Lords of the Lebanese Marches: Violence & Narrative in an Arab Society

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I. B. Tauris, Sep 6, 2003 - Literary Criticism - 388 pages
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Lords of the Lebanese Marches looks at relations between different forms of power, violence and hierarchy in Akkar, the northernmost province of Lebanon, during the 1970s. Often regarded as "backward" and "feudal," in reality this area was controlled mainly by groups with important roles in government and business in Beirut. Using both material collected during his stay in Akkar and a variety of historical sources, Gilsenan analyzes the practices that guaranteed the rule of the large landowners and traces shifts in the discourses of domination in the area. He also examines the importance of narratives and rhetoric in constituting social honor, collective biography and shared memory/forgetting.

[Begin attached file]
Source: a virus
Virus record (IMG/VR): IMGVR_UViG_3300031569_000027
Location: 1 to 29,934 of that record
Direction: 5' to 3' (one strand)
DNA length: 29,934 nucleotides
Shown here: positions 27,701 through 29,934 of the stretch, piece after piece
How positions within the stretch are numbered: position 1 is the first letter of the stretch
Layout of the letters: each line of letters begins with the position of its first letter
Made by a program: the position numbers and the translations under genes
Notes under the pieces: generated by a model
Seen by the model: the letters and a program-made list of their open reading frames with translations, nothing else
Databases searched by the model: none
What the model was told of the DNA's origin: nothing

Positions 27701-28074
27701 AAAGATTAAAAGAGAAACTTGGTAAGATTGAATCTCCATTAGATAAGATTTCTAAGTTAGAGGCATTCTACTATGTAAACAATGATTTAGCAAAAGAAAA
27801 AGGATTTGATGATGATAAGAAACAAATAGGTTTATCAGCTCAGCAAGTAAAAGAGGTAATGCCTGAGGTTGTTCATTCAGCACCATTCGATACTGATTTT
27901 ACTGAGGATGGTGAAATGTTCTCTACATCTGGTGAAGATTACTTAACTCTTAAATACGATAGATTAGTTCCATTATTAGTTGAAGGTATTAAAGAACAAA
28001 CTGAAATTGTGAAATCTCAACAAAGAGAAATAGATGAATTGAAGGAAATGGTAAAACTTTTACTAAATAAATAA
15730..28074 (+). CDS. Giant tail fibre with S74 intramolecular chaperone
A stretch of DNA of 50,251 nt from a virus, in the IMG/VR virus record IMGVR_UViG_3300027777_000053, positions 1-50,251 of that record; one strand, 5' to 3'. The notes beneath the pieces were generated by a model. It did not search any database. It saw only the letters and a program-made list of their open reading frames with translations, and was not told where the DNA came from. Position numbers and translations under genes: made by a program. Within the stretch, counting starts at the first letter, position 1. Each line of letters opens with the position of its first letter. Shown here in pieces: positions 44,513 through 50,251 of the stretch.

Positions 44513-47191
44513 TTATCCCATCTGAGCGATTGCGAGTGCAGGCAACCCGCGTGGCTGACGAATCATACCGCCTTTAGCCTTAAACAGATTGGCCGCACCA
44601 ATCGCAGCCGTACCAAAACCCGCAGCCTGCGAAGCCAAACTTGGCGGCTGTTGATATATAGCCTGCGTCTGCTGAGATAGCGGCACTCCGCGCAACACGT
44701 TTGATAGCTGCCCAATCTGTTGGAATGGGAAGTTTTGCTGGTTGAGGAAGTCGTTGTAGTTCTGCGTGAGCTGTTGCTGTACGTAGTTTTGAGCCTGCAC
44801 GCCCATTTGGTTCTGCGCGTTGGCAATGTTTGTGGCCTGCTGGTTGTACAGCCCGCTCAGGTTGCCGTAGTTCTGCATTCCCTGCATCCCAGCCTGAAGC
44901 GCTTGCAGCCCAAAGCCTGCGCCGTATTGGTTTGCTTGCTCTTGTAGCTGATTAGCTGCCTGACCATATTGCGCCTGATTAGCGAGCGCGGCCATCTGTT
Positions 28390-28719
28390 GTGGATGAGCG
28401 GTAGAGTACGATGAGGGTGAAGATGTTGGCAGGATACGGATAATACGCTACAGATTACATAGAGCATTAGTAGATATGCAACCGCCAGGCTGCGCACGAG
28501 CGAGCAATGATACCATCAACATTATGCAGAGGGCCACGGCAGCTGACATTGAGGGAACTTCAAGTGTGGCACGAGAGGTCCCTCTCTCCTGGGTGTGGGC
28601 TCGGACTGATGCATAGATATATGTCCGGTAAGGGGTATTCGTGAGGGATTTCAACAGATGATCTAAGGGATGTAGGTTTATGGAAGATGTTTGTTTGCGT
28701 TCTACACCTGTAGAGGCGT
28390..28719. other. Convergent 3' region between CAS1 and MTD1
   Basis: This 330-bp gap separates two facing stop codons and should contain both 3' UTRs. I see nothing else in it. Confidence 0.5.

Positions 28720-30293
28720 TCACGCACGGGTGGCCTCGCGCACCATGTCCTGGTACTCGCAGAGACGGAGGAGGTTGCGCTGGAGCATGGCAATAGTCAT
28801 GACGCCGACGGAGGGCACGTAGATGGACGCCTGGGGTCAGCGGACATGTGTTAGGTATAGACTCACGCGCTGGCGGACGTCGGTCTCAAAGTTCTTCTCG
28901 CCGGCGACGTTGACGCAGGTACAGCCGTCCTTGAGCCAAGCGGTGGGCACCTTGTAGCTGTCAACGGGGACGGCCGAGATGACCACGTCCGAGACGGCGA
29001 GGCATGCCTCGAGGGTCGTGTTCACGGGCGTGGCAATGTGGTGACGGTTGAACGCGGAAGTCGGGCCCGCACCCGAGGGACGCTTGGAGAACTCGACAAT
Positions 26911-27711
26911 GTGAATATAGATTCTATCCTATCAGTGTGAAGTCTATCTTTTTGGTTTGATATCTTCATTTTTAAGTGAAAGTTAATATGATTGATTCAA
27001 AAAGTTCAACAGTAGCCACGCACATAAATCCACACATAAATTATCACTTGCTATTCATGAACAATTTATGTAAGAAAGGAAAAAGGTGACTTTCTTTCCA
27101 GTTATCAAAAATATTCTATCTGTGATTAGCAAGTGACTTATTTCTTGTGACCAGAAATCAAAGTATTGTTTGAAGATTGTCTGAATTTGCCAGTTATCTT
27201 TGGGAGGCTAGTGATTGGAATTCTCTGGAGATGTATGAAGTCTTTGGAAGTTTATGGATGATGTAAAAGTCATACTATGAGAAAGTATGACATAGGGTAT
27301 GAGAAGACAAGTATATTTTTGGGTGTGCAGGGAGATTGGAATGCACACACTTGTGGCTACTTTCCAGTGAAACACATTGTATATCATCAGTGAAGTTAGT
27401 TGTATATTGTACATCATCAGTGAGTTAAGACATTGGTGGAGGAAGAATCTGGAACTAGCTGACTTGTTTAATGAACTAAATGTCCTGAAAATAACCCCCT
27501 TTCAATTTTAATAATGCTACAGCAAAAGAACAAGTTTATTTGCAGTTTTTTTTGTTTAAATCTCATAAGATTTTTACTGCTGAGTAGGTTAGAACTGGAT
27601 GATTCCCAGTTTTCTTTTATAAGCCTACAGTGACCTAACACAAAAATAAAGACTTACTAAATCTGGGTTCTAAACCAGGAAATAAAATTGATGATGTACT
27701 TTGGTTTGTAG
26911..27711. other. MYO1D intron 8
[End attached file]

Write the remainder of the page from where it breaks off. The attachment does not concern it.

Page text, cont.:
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About the author (2003)

Michael Gilsenan is Professor of Anthropology and Near Eastern Languages and Literatures at New York University and is Emeritus Fellow at Magdalen College, Oxford.

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